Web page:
Does all public policy come down to health care costs?

It seems like a lot of old and new political issues seems to be turning on health care costs:

  • Highway safety. Massachusetts is moving toward a tougher seat belt law and a key argument is that higher seat belt use will reduce Medicaid costs. That argument has been around for years but is now gaining increasing weight compared to the “freedom to kill yourself” argument.
  • Walmart. Anti-Walmart activists have used a variety of tactics to slow the growth of the retailer. Now —especially in Maryland— they are taking aim at the company for not providing sufficient health benefits.
  • President Bush is devoting a major portion of the State of the Union address to health care costs.

Where else could we see health care drive policy?

  • Fighting in Iraq and Afghanistan will drive up health care costs for decades as soldiers with physical and emotional injuries return home. Will that become a key argument of the anti-war movement?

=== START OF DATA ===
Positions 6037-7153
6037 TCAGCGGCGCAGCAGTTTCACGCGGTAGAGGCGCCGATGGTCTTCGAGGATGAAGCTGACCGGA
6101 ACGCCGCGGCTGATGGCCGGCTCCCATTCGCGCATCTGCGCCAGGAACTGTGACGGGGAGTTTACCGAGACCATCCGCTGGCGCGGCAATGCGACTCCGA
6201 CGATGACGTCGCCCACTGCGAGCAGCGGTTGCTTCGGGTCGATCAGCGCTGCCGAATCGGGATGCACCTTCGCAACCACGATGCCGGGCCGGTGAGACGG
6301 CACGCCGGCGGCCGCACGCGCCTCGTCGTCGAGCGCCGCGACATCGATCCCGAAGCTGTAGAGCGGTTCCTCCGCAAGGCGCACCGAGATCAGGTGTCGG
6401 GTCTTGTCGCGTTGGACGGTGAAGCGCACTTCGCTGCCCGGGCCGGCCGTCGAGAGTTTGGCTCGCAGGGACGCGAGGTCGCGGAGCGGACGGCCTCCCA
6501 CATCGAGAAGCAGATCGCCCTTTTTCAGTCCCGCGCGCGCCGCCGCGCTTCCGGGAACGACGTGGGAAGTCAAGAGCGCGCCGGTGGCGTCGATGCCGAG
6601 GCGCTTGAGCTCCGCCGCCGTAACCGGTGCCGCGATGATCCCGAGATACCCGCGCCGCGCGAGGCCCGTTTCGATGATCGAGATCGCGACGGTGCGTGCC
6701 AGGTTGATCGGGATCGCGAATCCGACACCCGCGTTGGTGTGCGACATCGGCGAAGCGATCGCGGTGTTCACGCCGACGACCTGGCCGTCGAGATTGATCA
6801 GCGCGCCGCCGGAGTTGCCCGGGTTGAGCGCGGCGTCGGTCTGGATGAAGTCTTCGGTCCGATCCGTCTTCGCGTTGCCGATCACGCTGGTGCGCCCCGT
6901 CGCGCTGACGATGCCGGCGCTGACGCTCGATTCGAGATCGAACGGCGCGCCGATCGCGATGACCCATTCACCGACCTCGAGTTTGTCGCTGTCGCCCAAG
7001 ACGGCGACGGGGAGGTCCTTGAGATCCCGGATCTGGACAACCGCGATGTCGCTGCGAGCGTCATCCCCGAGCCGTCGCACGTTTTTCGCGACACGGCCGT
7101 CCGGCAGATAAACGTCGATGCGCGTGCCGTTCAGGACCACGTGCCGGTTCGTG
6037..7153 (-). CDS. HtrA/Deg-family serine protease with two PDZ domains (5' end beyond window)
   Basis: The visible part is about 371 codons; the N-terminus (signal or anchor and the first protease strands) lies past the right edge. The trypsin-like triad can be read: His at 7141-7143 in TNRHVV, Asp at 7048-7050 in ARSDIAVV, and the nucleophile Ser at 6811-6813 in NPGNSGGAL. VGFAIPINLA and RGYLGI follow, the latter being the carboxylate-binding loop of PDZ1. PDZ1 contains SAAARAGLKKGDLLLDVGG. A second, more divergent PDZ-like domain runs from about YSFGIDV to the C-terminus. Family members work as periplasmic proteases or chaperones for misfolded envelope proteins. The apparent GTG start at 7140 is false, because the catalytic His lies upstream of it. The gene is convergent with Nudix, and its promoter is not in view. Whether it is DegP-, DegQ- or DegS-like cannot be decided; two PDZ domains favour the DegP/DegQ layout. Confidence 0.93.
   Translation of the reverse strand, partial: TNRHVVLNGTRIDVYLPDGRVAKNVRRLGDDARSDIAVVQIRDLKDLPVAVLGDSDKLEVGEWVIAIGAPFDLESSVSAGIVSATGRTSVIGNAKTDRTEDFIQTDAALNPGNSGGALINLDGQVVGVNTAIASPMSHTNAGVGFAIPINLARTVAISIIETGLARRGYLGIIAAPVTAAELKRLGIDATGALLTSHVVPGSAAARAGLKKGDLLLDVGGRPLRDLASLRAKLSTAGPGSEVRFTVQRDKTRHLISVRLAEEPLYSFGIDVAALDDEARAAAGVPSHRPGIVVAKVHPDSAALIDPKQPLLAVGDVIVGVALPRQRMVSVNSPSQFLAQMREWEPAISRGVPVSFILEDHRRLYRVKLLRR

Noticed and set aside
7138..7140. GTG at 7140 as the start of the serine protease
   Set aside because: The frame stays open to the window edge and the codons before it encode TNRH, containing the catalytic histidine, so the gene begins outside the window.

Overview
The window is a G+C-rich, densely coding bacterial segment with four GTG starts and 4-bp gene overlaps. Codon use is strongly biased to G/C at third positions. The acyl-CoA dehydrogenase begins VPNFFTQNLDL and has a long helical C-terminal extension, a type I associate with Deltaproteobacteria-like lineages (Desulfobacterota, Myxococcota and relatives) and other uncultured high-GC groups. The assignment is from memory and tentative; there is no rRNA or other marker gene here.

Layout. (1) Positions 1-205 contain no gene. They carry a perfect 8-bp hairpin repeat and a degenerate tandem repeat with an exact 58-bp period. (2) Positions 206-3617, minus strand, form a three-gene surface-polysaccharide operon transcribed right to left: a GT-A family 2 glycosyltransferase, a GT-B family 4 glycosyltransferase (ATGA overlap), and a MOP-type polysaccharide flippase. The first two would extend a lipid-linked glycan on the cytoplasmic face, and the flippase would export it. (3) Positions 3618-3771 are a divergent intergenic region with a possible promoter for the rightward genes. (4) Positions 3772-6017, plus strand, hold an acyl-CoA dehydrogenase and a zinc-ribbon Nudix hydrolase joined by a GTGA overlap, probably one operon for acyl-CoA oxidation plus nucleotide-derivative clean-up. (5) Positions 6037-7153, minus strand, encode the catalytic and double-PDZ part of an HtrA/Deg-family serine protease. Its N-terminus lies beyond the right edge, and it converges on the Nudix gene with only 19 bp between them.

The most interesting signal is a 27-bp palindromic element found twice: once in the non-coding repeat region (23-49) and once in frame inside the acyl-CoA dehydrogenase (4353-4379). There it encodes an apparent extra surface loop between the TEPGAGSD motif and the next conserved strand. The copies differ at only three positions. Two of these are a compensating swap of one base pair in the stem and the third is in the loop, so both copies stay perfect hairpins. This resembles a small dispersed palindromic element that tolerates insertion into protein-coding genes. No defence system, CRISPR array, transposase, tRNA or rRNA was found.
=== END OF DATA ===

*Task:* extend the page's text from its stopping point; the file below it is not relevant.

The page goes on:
• Immigrants may or may not increase Medicaid costs, but they do pay in to Medicare. Will that be a factor in immigration reform?
January 22, 2006

One thought on “Does all public policy come down to health care costs?”

  1. The fact that healthcare costs are being considered as a factor in so many issues of the day is merely a refelction of the reality that healthcare costs figure so highly in so many aspects of our lives. When healthcare spending now accounts for 16 percent of our GDP, that makes it a dominant element of our economy. I haven’t done a real comparison, but I would venture a guess that it is the only consumer good we purchase that has risen so much in its proportion of the average American’s spending over the last 25 years.

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